On the mahogany sideboard in the Wharton Esherick Museum’s main gallery sits a model, a piece that could easily be mistaken for a small abstract sculpture in itself – the model for Esherick’s Sculpture Tree.  The model is comprised of a solid three-sided base, tipped just slightly off its vertical axis, with three propeller-like shelves at staggered heights. Often passed over on tours (we have more material than could ever be covered in an hour!) the Sculpture Tree commission is well documented in a series of archived letters. This month we’d like to follow this thread and illuminate the collaboration and conversation needed to make a commission come together, and Wharton’s habit of building friendships along the way!

wooden model of central post of wood with three fin-like shelves at various heights, two on the left and one on the right. model is on a wooden surface with windows to the right.

Model for “Sculpture Tree”, pine, 1961.


In this case, the rumblings began in 1960 with a Trustee of The George F. Little Memorial Fund reaching out to the Addison Gallery of American Art at Phillips Academy to support art and design from the domestic realm. The director at that time, Bartlett H. Hayes, Jr., had a clear interest in the elevation of craft fields and mediums in the art world, a line which was actively being blurred when this project began. In a letter to the fund trustee, Hayes stated his case (and it is interesting in itself that the case needed stating as one could take it for granted today), “A contribution could be made for the purchase of modern crafts, furniture and useful articles, exhibiting those qualities of design possessed by utilitarian artifacts of the ancient world whereby they have found their way into museums. In other words, we don’t hesitate to consider useful artifacts of the past as works of art, but somehow museums would hesitate to include the articles of the present age in this way. I think this is a mistake.”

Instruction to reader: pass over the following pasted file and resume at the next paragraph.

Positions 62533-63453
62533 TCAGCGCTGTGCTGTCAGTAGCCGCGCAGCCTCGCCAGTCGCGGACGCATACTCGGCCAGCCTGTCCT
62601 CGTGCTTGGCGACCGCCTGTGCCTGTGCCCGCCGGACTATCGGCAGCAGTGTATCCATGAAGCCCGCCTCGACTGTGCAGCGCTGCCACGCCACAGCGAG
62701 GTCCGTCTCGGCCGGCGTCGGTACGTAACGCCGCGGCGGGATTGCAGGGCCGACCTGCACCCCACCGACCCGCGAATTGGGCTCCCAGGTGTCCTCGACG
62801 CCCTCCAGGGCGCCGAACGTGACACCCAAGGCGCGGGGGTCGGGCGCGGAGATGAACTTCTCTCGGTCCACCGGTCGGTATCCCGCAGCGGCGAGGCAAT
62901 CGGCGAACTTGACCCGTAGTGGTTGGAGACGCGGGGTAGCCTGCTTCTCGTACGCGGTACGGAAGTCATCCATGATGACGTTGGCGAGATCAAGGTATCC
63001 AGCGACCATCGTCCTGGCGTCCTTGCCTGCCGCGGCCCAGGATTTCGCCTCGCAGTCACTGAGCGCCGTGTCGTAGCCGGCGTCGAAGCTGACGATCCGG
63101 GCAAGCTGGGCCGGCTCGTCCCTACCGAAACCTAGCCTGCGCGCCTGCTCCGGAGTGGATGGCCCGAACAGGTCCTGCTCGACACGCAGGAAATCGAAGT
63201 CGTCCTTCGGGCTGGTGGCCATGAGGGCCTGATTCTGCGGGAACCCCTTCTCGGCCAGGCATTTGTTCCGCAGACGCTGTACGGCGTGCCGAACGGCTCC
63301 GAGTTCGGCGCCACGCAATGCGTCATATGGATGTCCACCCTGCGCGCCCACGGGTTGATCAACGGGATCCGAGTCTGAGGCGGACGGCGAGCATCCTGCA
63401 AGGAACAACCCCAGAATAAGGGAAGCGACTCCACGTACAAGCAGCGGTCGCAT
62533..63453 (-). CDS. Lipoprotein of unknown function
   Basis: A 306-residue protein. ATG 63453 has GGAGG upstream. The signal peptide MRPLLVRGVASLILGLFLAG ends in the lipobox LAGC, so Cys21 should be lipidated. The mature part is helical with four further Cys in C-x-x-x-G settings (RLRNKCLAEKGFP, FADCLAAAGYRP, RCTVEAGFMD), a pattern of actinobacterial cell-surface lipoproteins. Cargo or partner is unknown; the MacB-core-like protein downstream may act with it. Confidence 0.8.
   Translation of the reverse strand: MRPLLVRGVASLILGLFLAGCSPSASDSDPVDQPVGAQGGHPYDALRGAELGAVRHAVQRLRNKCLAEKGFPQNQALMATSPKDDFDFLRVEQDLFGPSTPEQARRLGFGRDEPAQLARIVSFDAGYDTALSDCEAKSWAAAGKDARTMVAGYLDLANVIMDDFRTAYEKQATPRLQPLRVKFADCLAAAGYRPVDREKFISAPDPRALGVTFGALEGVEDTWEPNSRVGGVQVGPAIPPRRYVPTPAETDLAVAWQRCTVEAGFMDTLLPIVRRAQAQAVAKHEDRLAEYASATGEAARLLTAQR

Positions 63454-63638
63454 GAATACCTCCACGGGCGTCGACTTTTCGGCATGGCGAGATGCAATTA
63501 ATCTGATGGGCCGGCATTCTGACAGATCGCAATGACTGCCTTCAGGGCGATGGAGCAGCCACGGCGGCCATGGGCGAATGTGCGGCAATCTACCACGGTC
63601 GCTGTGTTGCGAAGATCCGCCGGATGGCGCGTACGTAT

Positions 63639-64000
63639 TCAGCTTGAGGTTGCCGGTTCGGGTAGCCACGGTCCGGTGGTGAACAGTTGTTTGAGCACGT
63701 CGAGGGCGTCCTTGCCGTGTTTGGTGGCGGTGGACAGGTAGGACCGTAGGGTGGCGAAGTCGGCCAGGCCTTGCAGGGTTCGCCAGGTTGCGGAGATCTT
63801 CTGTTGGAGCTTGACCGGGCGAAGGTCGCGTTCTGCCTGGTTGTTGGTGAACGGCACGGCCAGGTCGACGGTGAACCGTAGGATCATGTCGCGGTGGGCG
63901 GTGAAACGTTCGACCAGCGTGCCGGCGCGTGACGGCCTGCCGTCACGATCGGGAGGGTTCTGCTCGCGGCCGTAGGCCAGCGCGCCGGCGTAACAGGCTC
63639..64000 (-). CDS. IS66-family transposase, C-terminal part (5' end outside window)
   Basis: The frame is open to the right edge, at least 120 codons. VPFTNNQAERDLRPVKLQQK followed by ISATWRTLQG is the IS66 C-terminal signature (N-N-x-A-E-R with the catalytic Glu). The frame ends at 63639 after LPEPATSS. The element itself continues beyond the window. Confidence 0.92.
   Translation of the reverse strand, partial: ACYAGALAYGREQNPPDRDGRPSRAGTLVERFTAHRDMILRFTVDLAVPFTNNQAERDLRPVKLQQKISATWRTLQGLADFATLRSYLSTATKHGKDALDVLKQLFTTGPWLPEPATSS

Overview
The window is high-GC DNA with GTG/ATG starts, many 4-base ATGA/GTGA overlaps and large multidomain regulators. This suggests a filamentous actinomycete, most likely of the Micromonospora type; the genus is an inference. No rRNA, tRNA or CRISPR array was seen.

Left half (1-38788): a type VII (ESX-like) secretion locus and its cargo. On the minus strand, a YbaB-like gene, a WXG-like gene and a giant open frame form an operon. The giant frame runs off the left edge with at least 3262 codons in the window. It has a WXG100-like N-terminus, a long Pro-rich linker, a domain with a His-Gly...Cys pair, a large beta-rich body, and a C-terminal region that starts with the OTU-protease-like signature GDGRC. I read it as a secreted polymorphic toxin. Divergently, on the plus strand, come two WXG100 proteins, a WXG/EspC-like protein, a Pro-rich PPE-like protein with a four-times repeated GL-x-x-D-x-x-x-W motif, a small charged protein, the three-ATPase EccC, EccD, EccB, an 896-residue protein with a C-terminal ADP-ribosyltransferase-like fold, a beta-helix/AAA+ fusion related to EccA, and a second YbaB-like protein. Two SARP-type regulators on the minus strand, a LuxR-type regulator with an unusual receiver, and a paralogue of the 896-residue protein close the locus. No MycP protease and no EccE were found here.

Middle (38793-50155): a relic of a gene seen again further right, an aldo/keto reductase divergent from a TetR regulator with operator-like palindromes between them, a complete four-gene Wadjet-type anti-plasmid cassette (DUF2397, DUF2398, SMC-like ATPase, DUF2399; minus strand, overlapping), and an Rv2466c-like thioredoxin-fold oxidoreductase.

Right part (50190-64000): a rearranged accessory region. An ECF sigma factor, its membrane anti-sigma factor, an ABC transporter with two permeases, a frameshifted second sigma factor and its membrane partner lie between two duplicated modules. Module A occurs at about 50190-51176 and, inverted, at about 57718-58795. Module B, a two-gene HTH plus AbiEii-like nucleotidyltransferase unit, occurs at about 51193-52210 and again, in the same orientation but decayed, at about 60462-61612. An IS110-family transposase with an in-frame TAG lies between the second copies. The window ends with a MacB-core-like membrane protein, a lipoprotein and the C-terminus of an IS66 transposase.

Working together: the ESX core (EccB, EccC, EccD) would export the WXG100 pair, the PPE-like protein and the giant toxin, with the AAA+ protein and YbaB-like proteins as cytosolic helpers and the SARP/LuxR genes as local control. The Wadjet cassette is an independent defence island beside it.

Hayes had occasion to meet Esherick, likely calling on him at the studio to see examples of his work (though in a letter dated December 9, 1960 Hayes thanked Esherick not only for his time but “especially for the bourbon to send me on my way.”) It was Hayes who initially proposed to the trustee that Esherick be commissioned for a unique artwork. Perhaps it wasn’t too hard of a case to make – Esherick had certainly gained recognition, having exhibited at the then newly established Museum of Contemporary Crafts in New York City a couple years earlier (later called the American Craft Museum and now known as the Museum of Arts and Design).

image of typewritten letter

A letter from Esherick “in the midst” of the project.